Nemanja Vidic admits that Manchester United have grown "obsessed" with the idea of exorcising the ghosts of Rome and Wembley by besting Barcelona, but the man who would be entrusted with lifting the Champions League trophy should Sir Alex Ferguson's side make it to Munich in May is adamant that the Scot's side have learned enough in defeat to be confident of beating the Spaniards at the third time of asking.
Pep Guardiola's team have swept past United in two of the competition's last three finals, dispatching the Premier League champions 2-0 in Rome in 2009 and – with a display of epoch-defining confidence – 3-1 at Wembley six months ago.
That victory, in some quarters, was seen as proof of the ever-widening gulf between United and the Spanish champions. Even Ferguson himself, so rarely intimidated, seemed a little star-struck in the immediate aftermath. The 69-year-old described being "mesmerised" by Barcelona's passing, suggesting Guardiola's was the best team he had ever encountered. "Nobody," he said, "has ever given us a hiding quite like that."
United, though, have not allowed themselves to stand bowed in the shadow of greatness for long. Victory against Benfica at Old Trafford tonight would see Ferguson's team into the last 16 of the Champions League with a game to spare; while improving form in Europe has helped the fear and awe inspired by Lionel Messi, Xavi and the rest to dissipate.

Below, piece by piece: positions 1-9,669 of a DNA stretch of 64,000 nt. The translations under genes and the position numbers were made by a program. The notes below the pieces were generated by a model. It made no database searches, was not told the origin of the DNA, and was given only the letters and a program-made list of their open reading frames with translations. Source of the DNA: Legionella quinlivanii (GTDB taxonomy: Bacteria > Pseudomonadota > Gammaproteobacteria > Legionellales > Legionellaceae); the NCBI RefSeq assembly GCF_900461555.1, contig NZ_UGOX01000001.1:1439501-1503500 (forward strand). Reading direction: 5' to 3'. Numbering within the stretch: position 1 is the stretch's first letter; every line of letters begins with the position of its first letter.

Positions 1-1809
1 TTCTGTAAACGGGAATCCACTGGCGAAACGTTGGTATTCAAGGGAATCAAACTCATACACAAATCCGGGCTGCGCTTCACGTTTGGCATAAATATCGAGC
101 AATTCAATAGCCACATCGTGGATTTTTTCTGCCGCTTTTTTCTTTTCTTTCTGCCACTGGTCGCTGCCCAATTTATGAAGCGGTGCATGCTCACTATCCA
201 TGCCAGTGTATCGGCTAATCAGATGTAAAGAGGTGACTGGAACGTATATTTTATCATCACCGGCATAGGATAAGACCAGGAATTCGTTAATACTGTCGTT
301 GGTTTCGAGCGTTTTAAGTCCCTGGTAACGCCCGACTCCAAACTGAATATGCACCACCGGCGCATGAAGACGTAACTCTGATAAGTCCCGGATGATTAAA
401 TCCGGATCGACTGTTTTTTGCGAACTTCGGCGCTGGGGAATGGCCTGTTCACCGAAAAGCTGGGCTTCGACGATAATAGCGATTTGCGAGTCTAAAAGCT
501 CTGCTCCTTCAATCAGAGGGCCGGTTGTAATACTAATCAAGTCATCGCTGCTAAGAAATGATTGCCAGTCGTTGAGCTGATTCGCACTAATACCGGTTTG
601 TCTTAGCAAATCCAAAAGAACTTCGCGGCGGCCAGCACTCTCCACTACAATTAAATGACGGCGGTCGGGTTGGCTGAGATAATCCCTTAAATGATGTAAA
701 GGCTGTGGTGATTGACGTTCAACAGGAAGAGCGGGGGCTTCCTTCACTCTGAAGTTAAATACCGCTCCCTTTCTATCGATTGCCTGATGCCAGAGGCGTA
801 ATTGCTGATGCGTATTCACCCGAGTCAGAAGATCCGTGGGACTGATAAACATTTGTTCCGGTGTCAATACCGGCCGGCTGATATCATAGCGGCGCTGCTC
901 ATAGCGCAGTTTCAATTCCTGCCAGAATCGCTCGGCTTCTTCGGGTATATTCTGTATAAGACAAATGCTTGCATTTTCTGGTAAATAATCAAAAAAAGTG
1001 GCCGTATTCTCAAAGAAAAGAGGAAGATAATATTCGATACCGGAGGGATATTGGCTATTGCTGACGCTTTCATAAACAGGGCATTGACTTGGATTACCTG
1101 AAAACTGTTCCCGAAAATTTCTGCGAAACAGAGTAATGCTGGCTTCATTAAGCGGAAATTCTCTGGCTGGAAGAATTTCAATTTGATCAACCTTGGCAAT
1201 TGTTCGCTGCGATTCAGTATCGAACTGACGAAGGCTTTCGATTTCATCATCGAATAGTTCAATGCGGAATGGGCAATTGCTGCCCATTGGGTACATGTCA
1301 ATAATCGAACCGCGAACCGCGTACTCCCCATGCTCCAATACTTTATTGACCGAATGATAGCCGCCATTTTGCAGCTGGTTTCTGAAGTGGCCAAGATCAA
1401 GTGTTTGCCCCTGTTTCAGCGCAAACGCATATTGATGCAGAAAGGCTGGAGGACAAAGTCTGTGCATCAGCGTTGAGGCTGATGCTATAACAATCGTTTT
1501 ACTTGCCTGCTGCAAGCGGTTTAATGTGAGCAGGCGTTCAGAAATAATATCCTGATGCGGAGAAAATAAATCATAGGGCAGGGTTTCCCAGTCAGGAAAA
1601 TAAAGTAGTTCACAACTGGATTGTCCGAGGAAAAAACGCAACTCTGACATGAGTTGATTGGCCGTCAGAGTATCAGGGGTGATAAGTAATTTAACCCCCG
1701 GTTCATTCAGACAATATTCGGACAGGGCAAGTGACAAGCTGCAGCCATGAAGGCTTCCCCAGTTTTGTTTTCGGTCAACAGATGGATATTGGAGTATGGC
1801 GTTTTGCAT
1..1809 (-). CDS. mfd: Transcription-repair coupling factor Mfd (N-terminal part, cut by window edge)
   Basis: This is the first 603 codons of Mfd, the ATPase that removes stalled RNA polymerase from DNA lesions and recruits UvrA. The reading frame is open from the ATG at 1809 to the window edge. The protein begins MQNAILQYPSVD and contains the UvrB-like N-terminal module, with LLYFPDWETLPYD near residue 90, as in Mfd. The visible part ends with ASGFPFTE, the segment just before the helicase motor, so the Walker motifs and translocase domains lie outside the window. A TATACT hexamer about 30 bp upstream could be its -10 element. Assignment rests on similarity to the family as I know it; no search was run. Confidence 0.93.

"Yes [it has become an obsession], but we played a semi-final against them [in 2008] and won that, so that is something," said the United captain. "If you look at the two games in 2009 and 2011, the way they played, they were the better team in both, and they deserved to win in both.
"But this is a new year, with new challenges. Maybe we will play again this year and we will celebrate. We have played them in pre-season, beating them this summer, and twice in the Champions League in the last few years, and I think we have learned some things along the way."
The Serbia international, though, bristles at the suggestion that United have attempted to mimic the Catalans' style, inculcated in the club's players from a young age at their academy at La Masia.
Ferguson's introduction of Ashley Young, signed for £15m from Aston Villa, his promotion of home-grown talent like Tom Cleverley and Danny Welbeck ahead of Dimitar Berbatov and Michael Carrick, and his employment, in the early stages of the season, of a high-intensity, fluid, attacking-style drew comparisons with Guardiola's philosophy.
More significantly, it produced some scorelines which would not be unfamiliar to the denizens of the Nou Camp, most notably the spectacular 8-2 victory at home to Arsenal.
That approach appears to have been halted – at least temporarily – by the need to regain equilibrium following their humbling by the Premier League leaders, Manchester City, last month, but Vidic is adamant that it was never supposed to be a pallid impersonation of Barcelona's approach; instead, he says, Ferguson's side must plot their own path, forging their own style, if they are to overthrow Guardiola's team's dominance of the competition which occupies their thoughts more than any other.
"We have not changed the way we play to be more like Barcelona," he said. "They have their own way of playing and so do we. Yes, they have beaten us twice but the success we have had is not something you should underestimate. We have played in three finals in four years. We have our own way of playing and we are Manchester United. Yes, we can improve and we will have to if we want to beat the team who were champions of the world last year.
"It's not about revolution, about doing things different, it is just doing the same things better. We cannot copy the way Barça play. The way they play, compared to English football, is alien."